Families of victims who lost their lives during a Saudi air strike at a funeral in Yemen have today filed a complaint with the Metropolitan Police and the US Department of Justice to investigate the bombings under the doctrine of Universal Jurisdiction.
Under the principle anyone accused of committing serious international crimes could be brought to justice in UK and US courts, "irrespective of where they took place, who the perpetrator is and what their nationality is", explained Rodney Dixon QC at a press conference in London today. Dixon is acting as counsel on behalf of one of the family members of the deceased.
The notorious bombing at a funeral gathering in Yemen's capital Sanaa occurred on 8 October 2016 at Al-Kubra community hall, resulting in the death of 137 civilians and injury of almost 700. Among the victims killed was 60-year-old father of seven, Muhammad Ali Al-Rowaishan.
His uncle Nabeel Gubari, a UK national, is one of the three family members seeking justice, along with his two brothers; a US citizen and a Yemeni national residing in Istanbul. The Al-Rowaishan family are said to have lost at least 30 members in the attack.
Speaking on the cases filed today by Dixon and Stoke White solicitors, the former clarified that there were two cases made, one to the UK Metropolitan Police Counter Terrorism Command and another to the US Department of Justice, because "the suspects who we have identified travel both to the UK and US on a regular basis, and are likely to go there again in the very near future". In addition to this, two of the family members are British and American nationals, seeking their respective law enforcement agencies to take up this case.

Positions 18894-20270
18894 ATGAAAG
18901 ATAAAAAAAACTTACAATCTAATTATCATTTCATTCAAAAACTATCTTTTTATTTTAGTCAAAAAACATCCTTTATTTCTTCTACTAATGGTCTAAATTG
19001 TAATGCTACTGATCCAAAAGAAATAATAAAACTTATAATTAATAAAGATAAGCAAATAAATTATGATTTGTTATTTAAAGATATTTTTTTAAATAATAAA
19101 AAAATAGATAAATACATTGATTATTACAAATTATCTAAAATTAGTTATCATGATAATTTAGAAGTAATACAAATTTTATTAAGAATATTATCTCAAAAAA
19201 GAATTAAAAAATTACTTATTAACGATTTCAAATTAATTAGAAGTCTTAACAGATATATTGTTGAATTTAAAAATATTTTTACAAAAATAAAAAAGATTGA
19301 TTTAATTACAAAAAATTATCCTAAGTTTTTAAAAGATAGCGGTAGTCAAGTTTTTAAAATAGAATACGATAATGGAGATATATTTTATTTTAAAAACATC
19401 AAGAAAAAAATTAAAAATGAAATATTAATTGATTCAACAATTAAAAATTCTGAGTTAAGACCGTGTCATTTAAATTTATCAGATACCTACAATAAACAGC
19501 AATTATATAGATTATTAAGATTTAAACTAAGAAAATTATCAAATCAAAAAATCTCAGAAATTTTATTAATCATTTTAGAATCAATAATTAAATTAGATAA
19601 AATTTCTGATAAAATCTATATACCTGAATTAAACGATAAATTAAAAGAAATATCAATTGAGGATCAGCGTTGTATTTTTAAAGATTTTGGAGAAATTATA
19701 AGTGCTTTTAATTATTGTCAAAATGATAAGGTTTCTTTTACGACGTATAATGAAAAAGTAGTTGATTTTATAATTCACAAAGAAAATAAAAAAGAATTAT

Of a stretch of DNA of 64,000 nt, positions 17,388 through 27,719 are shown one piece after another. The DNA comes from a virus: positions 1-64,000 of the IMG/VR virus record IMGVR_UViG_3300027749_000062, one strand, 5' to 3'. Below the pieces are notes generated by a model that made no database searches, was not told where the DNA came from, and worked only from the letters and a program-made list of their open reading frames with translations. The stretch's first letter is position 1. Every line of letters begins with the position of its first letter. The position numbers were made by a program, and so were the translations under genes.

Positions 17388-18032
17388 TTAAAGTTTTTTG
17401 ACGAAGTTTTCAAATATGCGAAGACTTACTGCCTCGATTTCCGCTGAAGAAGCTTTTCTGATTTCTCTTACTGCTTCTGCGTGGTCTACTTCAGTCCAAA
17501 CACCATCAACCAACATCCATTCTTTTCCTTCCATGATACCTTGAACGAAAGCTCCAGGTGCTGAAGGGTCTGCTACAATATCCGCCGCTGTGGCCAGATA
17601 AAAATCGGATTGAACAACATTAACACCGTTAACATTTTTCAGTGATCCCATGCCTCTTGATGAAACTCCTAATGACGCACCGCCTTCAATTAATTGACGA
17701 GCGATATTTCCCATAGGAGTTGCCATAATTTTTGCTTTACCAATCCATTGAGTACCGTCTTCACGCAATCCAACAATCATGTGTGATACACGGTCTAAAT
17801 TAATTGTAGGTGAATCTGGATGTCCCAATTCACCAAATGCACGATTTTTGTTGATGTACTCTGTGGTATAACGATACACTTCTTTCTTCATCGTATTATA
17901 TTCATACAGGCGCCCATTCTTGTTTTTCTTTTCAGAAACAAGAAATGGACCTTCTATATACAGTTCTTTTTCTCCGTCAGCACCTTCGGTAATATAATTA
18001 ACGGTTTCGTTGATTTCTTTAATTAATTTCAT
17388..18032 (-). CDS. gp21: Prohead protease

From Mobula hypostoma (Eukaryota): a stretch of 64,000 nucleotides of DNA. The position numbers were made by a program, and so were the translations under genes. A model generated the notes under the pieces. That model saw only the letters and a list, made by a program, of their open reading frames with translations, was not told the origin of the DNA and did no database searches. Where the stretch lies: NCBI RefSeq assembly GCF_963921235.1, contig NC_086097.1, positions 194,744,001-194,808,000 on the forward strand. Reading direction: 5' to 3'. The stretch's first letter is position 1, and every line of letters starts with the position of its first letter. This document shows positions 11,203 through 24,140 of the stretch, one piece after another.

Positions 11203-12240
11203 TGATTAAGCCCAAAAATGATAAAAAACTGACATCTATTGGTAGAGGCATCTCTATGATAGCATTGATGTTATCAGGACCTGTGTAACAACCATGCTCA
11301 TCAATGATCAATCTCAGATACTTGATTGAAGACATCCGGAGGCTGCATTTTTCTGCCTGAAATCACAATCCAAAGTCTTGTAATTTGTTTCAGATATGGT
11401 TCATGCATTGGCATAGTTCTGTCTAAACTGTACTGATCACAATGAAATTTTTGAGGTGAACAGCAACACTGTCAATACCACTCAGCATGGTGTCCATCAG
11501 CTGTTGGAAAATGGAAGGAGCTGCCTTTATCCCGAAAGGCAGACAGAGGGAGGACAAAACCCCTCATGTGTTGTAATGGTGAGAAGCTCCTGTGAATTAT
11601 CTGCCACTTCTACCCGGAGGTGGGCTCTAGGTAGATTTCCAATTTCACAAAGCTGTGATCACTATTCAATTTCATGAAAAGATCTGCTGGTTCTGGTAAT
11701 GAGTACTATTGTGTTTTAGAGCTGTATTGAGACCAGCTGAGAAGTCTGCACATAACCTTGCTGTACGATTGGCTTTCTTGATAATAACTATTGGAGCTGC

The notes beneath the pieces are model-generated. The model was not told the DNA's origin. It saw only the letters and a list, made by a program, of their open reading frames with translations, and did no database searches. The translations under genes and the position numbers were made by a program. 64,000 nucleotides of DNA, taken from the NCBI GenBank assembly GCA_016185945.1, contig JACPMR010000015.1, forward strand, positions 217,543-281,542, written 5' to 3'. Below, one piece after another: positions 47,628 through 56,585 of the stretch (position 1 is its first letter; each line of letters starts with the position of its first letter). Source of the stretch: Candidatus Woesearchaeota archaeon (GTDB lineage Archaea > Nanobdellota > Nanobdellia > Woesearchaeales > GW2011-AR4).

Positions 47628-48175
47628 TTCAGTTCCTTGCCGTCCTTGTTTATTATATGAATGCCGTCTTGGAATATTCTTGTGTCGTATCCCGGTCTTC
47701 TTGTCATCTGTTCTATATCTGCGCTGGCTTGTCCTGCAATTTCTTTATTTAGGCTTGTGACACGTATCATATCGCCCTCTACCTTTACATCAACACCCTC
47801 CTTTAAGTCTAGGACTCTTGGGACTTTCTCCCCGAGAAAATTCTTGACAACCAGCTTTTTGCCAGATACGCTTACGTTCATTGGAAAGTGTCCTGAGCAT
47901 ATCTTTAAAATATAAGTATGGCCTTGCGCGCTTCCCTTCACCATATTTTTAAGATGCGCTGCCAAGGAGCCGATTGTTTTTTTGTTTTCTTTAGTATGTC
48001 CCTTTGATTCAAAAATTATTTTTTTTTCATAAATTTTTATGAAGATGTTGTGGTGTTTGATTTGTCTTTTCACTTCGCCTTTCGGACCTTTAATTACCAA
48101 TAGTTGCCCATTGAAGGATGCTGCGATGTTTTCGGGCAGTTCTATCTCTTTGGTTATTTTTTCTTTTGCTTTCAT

In the interest of maintaining confidentiality police will be conducting the case away from the public domain, the panellists said. However, the legal representatives have confirmed they currently have the names of four suspects who they believe are involved at "the very highest levels in planning, ordering and executing these attacks". They include Saudi or Yemeni officials and others may be added to the list as the investigation progresses.
Furthermore, the legal doctrine of Command Responsibility which is in place in both countries, enables prosecutions of "persons who were in command and control of those who perpetrated the acts. And either they failed to prevent those acts, or afterwards failed to investigate and punish the perpetrators", allowing them to be held responsible "as though they were the direct perpetrator".
No one has been investigated or prosecuted for the attack, making this the first complaint which has been filed under Universal Jurisdiction in the UK and US for this particular incident.
Dixon said the attacks were a place "where US manufacturers and suppliers of weapons were involved".
Stoke White solicitor Haydee Dijkstal discussed the legal implications of the victims having suffered severe burns, losing limbs and other serious injuries as potentially amounting to torture as they would have suffered "in the moments before they died". She added that the intent to murder civilians falls under war crimes statutes.
Head of the firm's International Law department Hakkan Camuz emphasised that Al-Rowaishan was not the only victim and that the team is "working through the painstaking process of finding out more information from other family members as well".
"Nobody should be able to get away with committing crimes against innocent civilians, they should be held accountable," he said.